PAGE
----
I am seeing a pattern in my reading.
Books written from the Oneness perspective seem to be full of opinion, personal revelation of scripture, and fear but short on footnotes, facts, or other verification of statements presented.
An example is The Phenomenon of Pentecost by Frank J. Ewart. While this book begins with inspiration and an exciting view of early Pentecostalism in America and other places, it soon breaks down into political squabbling and of course Ewart’s point of view is presented as the only correct course. Then, in my opinion, he crosses the line by proclaiming that those who did not see or accept this view began dying in horrible ways or their churches inexplicably burned to the ground shortly after their refusal to join him. Of course, those who joined him were blessed beyond measure with masses of converts, healings, etc; some also seemed to die soon after their conversion but we are not told what caused their deaths and these deaths were seen as natural and simply a sad passing to be mourned by all.
Ewart gives no authentication anywhere in his book for events that happened; thus it would be difficult to either prove or disprove his accounts.
I also read a small book created first as a paper submitted to a religious symposium, Essentials of Oneness Theology by David Bernard. Bernard does present some footnotes at the end of his paper but throughout bases a lot of his views or beliefs on simply his understanding of scripture. His implication throughout seems to be that he (and other oneness believers) somehow have a deeper insight than anyone who does not agree with him. Although at one point he quotes a trinity theologian also presenting belief in one God as Jesus Christ, he still insists that all Trinitarians believe in 3 Gods. I have yet to find a single book by any Trinitarian writer that proclaims anything other than One God; the difference is more in the nature of the persons or manifestations of God and understanding of Him but not in the concept of there being one or three or two for that matter. I feel it is disingenuous of Oneness writers, like Bernard, to ascribe a belief in 3 Gods to Trinitarians without allowing an explanation of the real and actual differences in belief.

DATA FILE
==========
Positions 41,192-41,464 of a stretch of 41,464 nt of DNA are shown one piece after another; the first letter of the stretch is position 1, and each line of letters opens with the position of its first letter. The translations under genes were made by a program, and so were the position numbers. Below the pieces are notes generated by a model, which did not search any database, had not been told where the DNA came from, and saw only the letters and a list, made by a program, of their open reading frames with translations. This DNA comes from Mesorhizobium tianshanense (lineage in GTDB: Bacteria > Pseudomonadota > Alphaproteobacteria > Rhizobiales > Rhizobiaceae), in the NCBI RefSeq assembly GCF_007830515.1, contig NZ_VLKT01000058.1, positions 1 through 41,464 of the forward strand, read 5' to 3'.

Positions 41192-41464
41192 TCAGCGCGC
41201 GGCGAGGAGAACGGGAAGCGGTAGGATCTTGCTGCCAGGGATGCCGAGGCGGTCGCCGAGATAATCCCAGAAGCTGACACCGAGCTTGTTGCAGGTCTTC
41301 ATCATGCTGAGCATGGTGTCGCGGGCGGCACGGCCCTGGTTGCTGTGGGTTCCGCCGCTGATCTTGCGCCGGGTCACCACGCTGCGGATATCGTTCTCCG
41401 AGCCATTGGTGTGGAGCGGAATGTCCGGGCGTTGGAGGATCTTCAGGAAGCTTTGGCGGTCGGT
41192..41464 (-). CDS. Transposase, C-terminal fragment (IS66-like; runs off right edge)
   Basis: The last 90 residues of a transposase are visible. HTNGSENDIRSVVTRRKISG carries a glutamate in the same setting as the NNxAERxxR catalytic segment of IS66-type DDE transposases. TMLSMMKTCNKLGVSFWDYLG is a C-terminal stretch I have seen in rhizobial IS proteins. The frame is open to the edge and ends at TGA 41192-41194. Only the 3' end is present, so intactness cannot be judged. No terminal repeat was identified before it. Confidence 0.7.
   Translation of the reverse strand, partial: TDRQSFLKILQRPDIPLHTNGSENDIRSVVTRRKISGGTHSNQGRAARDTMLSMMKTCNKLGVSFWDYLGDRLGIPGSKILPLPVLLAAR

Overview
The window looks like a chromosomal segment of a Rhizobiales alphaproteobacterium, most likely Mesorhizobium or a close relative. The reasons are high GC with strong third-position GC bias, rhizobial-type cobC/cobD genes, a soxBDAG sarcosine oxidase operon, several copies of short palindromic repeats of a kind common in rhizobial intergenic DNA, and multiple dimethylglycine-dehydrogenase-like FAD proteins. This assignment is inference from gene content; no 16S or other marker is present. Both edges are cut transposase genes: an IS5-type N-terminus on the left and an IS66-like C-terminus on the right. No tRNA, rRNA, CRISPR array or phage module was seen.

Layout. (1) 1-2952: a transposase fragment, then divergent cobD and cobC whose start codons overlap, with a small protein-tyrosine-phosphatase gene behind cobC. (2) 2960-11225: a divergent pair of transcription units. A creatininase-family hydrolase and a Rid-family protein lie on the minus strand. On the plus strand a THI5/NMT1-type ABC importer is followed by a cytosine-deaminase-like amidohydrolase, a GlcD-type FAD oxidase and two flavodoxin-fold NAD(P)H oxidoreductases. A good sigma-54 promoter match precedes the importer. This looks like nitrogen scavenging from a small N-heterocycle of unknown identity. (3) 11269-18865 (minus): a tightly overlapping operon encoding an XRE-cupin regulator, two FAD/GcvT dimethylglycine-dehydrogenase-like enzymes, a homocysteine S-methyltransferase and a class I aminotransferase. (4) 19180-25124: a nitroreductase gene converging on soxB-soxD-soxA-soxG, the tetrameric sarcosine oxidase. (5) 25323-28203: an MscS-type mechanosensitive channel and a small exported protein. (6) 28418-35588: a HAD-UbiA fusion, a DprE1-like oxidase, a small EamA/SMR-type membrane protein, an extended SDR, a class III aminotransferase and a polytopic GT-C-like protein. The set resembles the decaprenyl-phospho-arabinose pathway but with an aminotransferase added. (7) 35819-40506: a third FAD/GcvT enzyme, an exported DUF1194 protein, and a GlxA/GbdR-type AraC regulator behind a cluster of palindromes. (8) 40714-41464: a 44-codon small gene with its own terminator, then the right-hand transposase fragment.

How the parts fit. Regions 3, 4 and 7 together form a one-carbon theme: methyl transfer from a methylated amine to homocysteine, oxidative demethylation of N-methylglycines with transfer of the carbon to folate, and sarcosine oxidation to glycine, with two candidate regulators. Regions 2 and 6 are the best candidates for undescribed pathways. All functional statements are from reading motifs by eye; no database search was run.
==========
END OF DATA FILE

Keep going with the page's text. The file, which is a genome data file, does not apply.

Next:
I have found other Oneness writers also base much of their writing on their own revelation or opinion.
This is a major difference in non Oneness writers such as Thomas Fudge, who gave footnotes ad nauseam to the point that almost every word he uttered could be verified.
I also see a difference in spirit in these books; for example, in Letters from a Skeptic by Gregory Boyd, there is no fear involved in his attempt to convert.
So using the Bible as a final authority, what is the real message of salvation? Is it hard to understand and only given by revelation to a select few? Is it given with intent to cause extreme fear if not immediately accepted and acted upon? Does it come with long lists of performance demands such as found in the Old Testament Law and present day Oneness groups? Is it a message intended to divide those who believe in Christ and his redemptive nature and plan into the haves and have nots? Or did God so love the world that he gave his only begotten Son that WHOSOEVER believeth on Him should have everlasting life? God is Love and he loves me and you; messages of fear and division and pride are nowhere encouraged in the Bible.